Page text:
[9] F. Fucito, J. F. Morales, and R. Poghossian, [arXiv:0906.3802].

[10] M. Bianchi and E. Kiritsis, Nucl. Phys. B**782, 26 (2007) [arXiv:hep-th/0702015];**

M. Bianchi, F. Fucito, and J. F. Morales, J. High Energy Phys.**0707, 038 (2007) [arXiv:hep-th/0704.0784].**
[11] R. Argurio, M. Bertolini, G. Ferretti, A. Lerda, and C. Petersson, J. High Energy Phys. **0706, 067 (2007)**

[arXiv:0704.0262 [hep-th]].

[12] R. Blumenhagen, M. Cvetic, and T. Weigand, Nucl. Phys. B**771, 113 (2007) [arXiv:hep-th/0609191];**
M. Haack et al., J. High Energy Phys.**0701, 078 (2007) [arXiv:hep-th/0609211];**

B. Florea, S. Kachru, J. McGreevy, and N. Saulina, J. High Energy Phys.**0705, 024 (2007)**
[arXiv:hep-th/0610003].

[13] I. Antoniadis, C. Bachas, and E. Dudas, Nucl. Phys. B**560, 93 (1999) [arXiv:hep-th/9906039];**
I. Antoniadis et al., Nucl. Phys. B**489, 160 (1997) [arXiv:hep-th/9608012].**

[14] P. G. Camara, E. Dudas, T. Maillard, and G. Pradisi, Nucl. Phys. B**795, 453 (2008) [arXiv:0710.3080 [hep-th]].**
[15] C. Beasley and E, Witten, J. High Energy Phys.**0602, 060 (2006) [arXiv:hep-th/0512039].**

[16] M. Bianchi, F. Fucito, J. F. Morales, J. High Energy Phys.**0908, 040 (2009) [arXiv:0904.2156].**
[17] M. Bertolini et al., Nucl. Phys. B**743, 1 (2006) [hep-th/0512067];**

M. Cvetic and R. Richter II, Nucl. Phys. B**762, 112 (2007) [hep-th/0606001].**
[18] P. Anastasopoulos et al., Phys. Rev. D**78, 085014 (2008) [arXiv:0804.1156];**

F. Fucito, A. Lionetto, A. Mammarella, and A. Racioppi, [arXiv:0811.1953].
[19] P. Anastasopoulos, Phys. Lett. B**588, 119 (2004) arXiv:hep-th/0402105;**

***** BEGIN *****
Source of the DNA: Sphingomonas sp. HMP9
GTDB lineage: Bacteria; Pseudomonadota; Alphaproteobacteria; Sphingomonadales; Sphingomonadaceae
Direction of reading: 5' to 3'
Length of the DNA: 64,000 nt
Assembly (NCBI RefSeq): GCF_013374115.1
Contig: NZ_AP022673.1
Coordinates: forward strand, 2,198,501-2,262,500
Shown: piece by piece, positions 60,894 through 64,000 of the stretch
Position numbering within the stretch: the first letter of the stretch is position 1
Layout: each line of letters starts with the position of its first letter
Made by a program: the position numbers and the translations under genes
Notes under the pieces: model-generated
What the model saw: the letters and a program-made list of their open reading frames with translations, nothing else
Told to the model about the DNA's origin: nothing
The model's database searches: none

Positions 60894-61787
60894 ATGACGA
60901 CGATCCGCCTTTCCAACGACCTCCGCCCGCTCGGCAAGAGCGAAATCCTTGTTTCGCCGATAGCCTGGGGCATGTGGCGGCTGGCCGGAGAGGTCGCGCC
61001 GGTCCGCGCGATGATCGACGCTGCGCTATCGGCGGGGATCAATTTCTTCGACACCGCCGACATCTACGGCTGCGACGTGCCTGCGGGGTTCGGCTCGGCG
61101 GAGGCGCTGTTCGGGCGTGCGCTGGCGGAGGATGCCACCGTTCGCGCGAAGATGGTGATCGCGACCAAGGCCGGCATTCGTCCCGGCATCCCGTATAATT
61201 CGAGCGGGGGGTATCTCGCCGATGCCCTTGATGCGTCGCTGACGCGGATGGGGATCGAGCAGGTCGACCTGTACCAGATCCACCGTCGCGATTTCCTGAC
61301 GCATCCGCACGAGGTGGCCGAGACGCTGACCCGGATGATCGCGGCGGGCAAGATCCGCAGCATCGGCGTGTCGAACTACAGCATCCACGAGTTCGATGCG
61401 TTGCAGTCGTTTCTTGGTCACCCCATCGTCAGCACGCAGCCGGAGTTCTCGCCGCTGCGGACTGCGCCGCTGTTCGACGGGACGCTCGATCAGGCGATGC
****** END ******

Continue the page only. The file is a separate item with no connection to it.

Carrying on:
P. Anastasopoulos, M. Bianchi, E. Dudas, and E. Kiritsis, J. High Energy Phys.**0611, 057 (2006)**
[arXiv:hep-th/0605225].

[20] R. Blumenhagen, S. Moster, and E. Plauschinn, J. High Energy Phys.**0801, 058 (2008)**
[arXiv:0711.3389 [hep-th]].

[21] M. Bianchi, A. Collinucci, and L. Martucci, J. High Energy Phys.**1112, 045 (2011) [arXiv:1107.3732 [hep-th]].**
[22] A. K. Kashani-Poor and A. Tomasiello, Nucl. Phys. B**728, 135 (2005) [arXiv:hep-th/0505208].**

[23] M. Bill`o et al., J. High Energy Phys.**0810, 112 (2008) [arXiv:0807.1666].**

[24] M. Bianchi and J. F. Morales, J. High Energy Phys.**0003, 030 (2000) [arXiv:hep-th/0002149].**

[25] G. Aldazabal, D. Badagnani, L. E. Ibanez, and A. M. Uranga, orientifolds” J. High Energy Phys.**9906, 031**
(1999) [arXiv:hep-th/9904071].

[26] C. Angelantonj et al., Phys. Lett. B**385, 96 (1996) [arXiv:hep-th/9606169].**
[27] A. Dabholkar, Phys. Lett. B**357, 307 (1995) [arXiv:hep-th/9506160];**

C. M. Hull, Phys. Lett. B**357, 545 (1995) [arXiv:hep-th/9506194].**
[28] E. Witten, Nucl. Phys. B**443, 85 (1995) [arXiv:hep-th/9503124].**
[29] D. Amati et al., Phys. Rept.**162, 169 (1988).**

[30] M. Bianchi, S. Kovacs, and G. Rossi, Instantons and Supersymmetry, in: Lect. Notes Phys. Vol. 737 (Springer, Berlin, Heidelberg, 2008) p. 303 [hep-th/0703142 [hep-th]].